In general, the overburden pressure increases with distance from the wellbore. This is because as the distance from the wellbore increases, the caprock de¯ection decreases. As reduction of the overburden pressure depends on the amount of de¯ection (recall curve abcd in Fig. 3), less reduction occurs when the distance from the wellbore increases. Applying a similar distribution of overburden pressure for the solution presented in Section 3 results in a considerable increase in compressive force in the dome at the supporting edge, which in turn induces failure in this area. However, none of the FLAC models produced this kind of failure. Caprock failure in all the FLAC models occurred at the wellbore lining. This is due to the fact that in FLAC models the caprock does not purely act as a compression dome. The behavior of the caprock in an FLAC model varies from a compression dome at the wellbore lining to a moment carrying element at the support. The presence of large horizontal compressive stresses at the support prevents initiation of tension cracks in this region resulting in a stronger section for the caprock at the support than at the wellbore lining. As the magnitude of stresses at the wellbore lining is mainly dependent on the magnitude of overburden pressure at the proximity of the wellbore, the increase in overburden pressure at the support practically does not have a signi®cant e€ect on the caprock failure. Therefore, as adopted in our analytical method, the assumption of a uniformly distributed load over the caprock does not compromise the credibility of the ®nal solution. Another issue worth considering is the increase of overburden pressure within the close proximity of the wellbore in some models. This behavior is due to the high stress con®nement at the wellbore lining. The

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x-direction constraint at the wellbore lining for the overlying soil is the main contributor to con®nement stress. To quantify this, we examine Model D of Case 4, wherein the overburden pressure in the adjacent element to the wellbore lining at one stage before failure was 473.9 kPa. This stress dropped to 245.9 kPa when the model was analyzed with no x-direction constraint for the overlying soil at the wellbore (Model E). The other source of the soil con®nement is the caprock. In fact, in the FLAC models the elements representing the soil in contact with the caprock have common nodes with the elements representing the caprock. As the caprock is signi®cantly sti€er than the soil, the common nodes have relatively small displacement in the x direction. As such, an unrealistic con®nement is reproduced. In practice, the amount of the con®nement is signi®cantly smaller. This is due to the fact that a full constraint in the x-direction does not prevail at the wellbore lining and the overlying soil can slide on the caprock. As a result, the true distribution of the overburden pressure is uniform or gradually decreasing near the wellbore lining. In light of the above, we proceed to compare the relatively ¯at part of the stress distribution curves close to the wellbore with the values obtained from Eq. (14). As the ®gure shows, the values obtained from Eq. (14) are, in general, smaller than the values obtained from FLAC. While this particular aspect of the analytical model is on the unsafe side, this should not be alarming as the proposed analytical model was not intended to capture every detail of the whole system realistically. Our main objective was to develop a simple-to-use analytical model that is reliable for practical applications. The applicability of the proposed method for its intended use has been validated by the results presented in Tables 2±5. Therefore, the underestimation of the overburden pressure alone does not imply that the entire method is unsafe. Also, as was discussed earlier in this section, representing the caprock by a compression dome, in general, leads to an underestimation of the caprock strength. In view of this, had Eq. (14) been adjusted in such a way to yield larger values for the overburden pressure, the proposed analytical method would unreasonably underestimate the true cavity radius at the onset of failure. Very brie¯y, some of the other points worth mentioning are · There is a considerable amount of friction between the caprock and the overlying soil that helps the stability of the caprock. This e€ect is not considered in the proposed analytical method, · Figs. 14 and 15 show some ¯uctuation in the magnitude of the overburden pressure as the cavity size increases. This is a numerical artifact and not a phenomenon one would expect to see in practice. The ¯uctuation in FLAC is probably due to failure in reaching a complete static equilibrium when the next column of soil is removed. For example, it was noticed that in some cases, the overburden pressure was increasing when the failure occurred. On the basis of this, it is reasonable to assume that some of the failure occurred under an oscillating condition. It is, therefore, possible that some of the cavity radii predicted by FLAC could be slightly di€erent from the values that would have been obtained under an ideal static condition. · In Fig. 17, the lines representing Eq. (14) are based on the failure radii determined from the analytical method. 6. Summary and conclusions An analytical method is developed for determining the stability of a hard stratum (referred to as caprock) overlying a cylindrical cavity around a wellbore. Practical application of the proposed method is to oil and gas recovery projects that often have to consider the stability of the reservoir during the drilling and production phase. The dilemma faced by the industry is whether to allow sanding (or formation instability) to occur until a stable condition is reached or to prevent sanding altogether. The problem with the latter is that it is expensive to install and maintain sand exclusion systems and moreover, such systems tend to signi®cantly compromise the long-term productivity of a well as they inevitably become plugged to some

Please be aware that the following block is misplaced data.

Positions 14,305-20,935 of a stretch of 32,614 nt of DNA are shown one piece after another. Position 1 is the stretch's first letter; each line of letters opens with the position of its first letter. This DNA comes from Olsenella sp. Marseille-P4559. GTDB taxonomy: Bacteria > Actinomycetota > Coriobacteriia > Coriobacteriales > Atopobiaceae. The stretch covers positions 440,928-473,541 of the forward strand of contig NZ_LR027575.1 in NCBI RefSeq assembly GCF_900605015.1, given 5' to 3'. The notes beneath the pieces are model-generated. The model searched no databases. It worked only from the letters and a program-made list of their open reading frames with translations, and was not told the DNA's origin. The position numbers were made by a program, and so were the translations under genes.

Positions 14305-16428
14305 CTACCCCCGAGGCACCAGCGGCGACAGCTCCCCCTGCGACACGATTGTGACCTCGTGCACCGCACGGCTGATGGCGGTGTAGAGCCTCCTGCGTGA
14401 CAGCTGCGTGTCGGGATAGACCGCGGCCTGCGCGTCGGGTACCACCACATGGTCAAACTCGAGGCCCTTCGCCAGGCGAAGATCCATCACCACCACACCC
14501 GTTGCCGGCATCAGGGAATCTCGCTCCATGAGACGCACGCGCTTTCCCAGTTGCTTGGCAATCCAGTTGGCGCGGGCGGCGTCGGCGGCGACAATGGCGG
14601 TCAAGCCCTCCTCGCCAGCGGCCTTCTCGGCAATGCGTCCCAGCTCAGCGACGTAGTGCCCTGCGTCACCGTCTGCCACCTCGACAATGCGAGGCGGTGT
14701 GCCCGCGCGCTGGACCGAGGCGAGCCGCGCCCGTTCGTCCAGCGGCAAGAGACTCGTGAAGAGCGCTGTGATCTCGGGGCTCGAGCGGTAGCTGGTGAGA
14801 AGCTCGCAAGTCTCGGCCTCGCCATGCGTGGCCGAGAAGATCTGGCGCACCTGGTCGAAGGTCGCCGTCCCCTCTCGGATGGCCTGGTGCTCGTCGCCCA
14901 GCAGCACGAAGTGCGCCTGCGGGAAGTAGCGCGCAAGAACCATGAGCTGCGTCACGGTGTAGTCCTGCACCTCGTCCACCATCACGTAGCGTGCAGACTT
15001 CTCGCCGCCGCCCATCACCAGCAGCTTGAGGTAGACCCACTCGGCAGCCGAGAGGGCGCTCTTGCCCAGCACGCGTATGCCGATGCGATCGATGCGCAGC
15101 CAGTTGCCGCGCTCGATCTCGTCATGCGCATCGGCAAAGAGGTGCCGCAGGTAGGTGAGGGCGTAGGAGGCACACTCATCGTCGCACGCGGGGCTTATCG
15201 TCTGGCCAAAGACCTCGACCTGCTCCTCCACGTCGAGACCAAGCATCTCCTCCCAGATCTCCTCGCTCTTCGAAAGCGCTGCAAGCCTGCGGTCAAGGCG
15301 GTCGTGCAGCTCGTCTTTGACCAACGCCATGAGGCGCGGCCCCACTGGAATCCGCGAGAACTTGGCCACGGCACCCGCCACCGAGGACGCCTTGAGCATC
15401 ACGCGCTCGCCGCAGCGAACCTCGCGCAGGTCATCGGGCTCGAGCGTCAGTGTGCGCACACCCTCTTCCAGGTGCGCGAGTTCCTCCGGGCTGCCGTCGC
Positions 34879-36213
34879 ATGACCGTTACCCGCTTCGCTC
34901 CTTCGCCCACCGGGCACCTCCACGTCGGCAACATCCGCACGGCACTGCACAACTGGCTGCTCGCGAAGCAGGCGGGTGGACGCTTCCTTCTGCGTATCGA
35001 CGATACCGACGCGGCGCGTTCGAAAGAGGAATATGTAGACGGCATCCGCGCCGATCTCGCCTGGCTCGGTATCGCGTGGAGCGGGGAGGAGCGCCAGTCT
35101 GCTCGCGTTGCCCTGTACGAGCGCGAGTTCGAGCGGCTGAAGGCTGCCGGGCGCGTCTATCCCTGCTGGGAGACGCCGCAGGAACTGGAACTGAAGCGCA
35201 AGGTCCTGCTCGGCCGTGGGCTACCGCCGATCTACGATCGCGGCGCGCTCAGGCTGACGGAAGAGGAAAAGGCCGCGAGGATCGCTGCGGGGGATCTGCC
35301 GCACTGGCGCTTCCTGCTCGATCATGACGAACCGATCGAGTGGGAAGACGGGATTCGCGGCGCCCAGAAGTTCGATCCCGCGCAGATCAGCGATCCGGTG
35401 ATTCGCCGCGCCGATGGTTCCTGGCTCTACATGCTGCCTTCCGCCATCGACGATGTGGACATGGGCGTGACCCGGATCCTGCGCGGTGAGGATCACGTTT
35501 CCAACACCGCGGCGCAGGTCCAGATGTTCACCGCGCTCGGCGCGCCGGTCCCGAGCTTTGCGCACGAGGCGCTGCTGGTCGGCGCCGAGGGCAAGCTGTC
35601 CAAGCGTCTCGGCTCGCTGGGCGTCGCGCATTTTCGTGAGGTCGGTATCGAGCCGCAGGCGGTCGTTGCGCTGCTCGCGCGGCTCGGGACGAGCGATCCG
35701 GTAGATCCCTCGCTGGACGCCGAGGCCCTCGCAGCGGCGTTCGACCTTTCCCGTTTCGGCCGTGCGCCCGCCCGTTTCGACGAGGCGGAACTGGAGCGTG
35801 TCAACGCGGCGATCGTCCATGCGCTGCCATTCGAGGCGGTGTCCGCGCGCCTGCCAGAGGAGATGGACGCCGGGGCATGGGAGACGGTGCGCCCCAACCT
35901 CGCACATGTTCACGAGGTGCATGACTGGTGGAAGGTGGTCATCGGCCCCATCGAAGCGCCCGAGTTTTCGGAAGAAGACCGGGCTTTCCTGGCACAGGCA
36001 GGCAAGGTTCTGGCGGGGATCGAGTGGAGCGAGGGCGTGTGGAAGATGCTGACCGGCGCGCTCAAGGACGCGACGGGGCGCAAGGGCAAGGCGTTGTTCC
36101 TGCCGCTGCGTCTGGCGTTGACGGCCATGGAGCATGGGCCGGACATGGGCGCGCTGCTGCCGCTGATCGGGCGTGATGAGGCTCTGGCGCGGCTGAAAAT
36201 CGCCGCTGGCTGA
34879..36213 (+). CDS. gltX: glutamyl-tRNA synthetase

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extent. To permit sand production, it is critical to ensure that a stable condition would eventually prevail, that is, sand production will terminate. This requires containing sanding to the reservoir layer (basically lateral propagation of the sand failure) and preventing production of the overlying material. In this regard, only reservoirs that are overlain by a relatively competent caprock can be considered for this mode of wellbore completion. It is, therefore, bene®cial to have an easy to use and reliable model that can be readily applied to ®eld problems for assessing the integrity of the caprock under various plausible scenarios. The proposed method can be used to assess the safety factor for a caprock under various conditions and the maximum cavity radius that can be sustained prior to its collapse. In the proposed method, the caprock is considered to behave as a structural element carrying the overburden pressure and its own weight. The proposed method is comprised of two basic operations: (1) estimation of the overburden pressure, and (2) computation of the caprock response. For the estimation of the overburden pressure at the onset of failure, it is assumed that a cylindrical plastic region develops above the caprock within which the vertical stress decreases with depth. The minimum vertical stress between the caprock and the plastic region required for the stability of the overlying soil is assumed to be the overburden pressure at the onset of failure. We used two di€erent assumptions for the magnitude of the shear stress on the circumference of the assumed plastic region, and accordingly derived two di€erent (Eqs. (9) and (14)) for the overburden pressure. These equations are not a function of the magnitude of the in situ vertical stress as the caprock is assumed, rather realistically, to be at some considerable depth below the surface (typical reservoirs are generally hundreds of meters below the surface). The values of the overburden pressure from these equations become equal for the condition of /  40 . However, as the behavior of Eq. (14) is considered to be more realistic, we used this equation for estimating the overburden pressure of the case studies in Section 5. To compute the caprock response, the solution proposed assumes the tensile strength is negligible and that the stability is governed by the strength of a compression dome formed within the caprock. To validate the proposed analytical method, we used a commercial ®nite di€erence program called FLAC. Considering the fact that the numerical and analytical solutions follow a very di€erent path in terms of assumptions embodied, comparison of the results obtained is surprisingly favorable. While in general the analytical solutions tend to be on the conservative side, the overall trends are consistent. The ®ndings from this comparison are most encouraging in con®rming that most of the assumptions made and the rationale used are fundamentally correct and ®eld applicable. Some of the key points in this regard include the vertical (overburden) stress imposed on the caprock in the vicinity of the wellbore that reduces considerably as a result of wellbore drilling and any enlargement of the cavity size. The magnitude of reduction increases with the cavity radius, caprock de¯ection and the overlying soil sti€ness. The overburden stress at the onset of failure is signi®cantly smaller than the in situ vertical stress. The main di€erences between the proposed analytical and numerical solutions are · FLAC does not exhibit a uniform distribution of the overburden stress as assumed in the analytical model. In FLAC, as it would be expected, the overburden stress increases with distance from the wellbore. · While the magnitudes of the overburden pressure obtained from the ®nite di€erence and analytical solution (Eq. (14)) are reasonably close, the analytical results, in general, are smaller. · The solution presented for the caprock behavior underestimates the caprock strength. This, however, tends to balance the di€erences arising from the greater reduction in the overburden stress and the assumption of uniform overburden stress distribution. In spite of the above noted di€erences, the proposed analytical model is considered suitable for practical applications. As with any analytical model some simplifying assumptions had to be made to achieve a closed form solution, however, as it has been shown here, the in¯uence of these assumptions on the ®nal result has been small and well within the range of accuracy that can be comfortably tolerated in practice.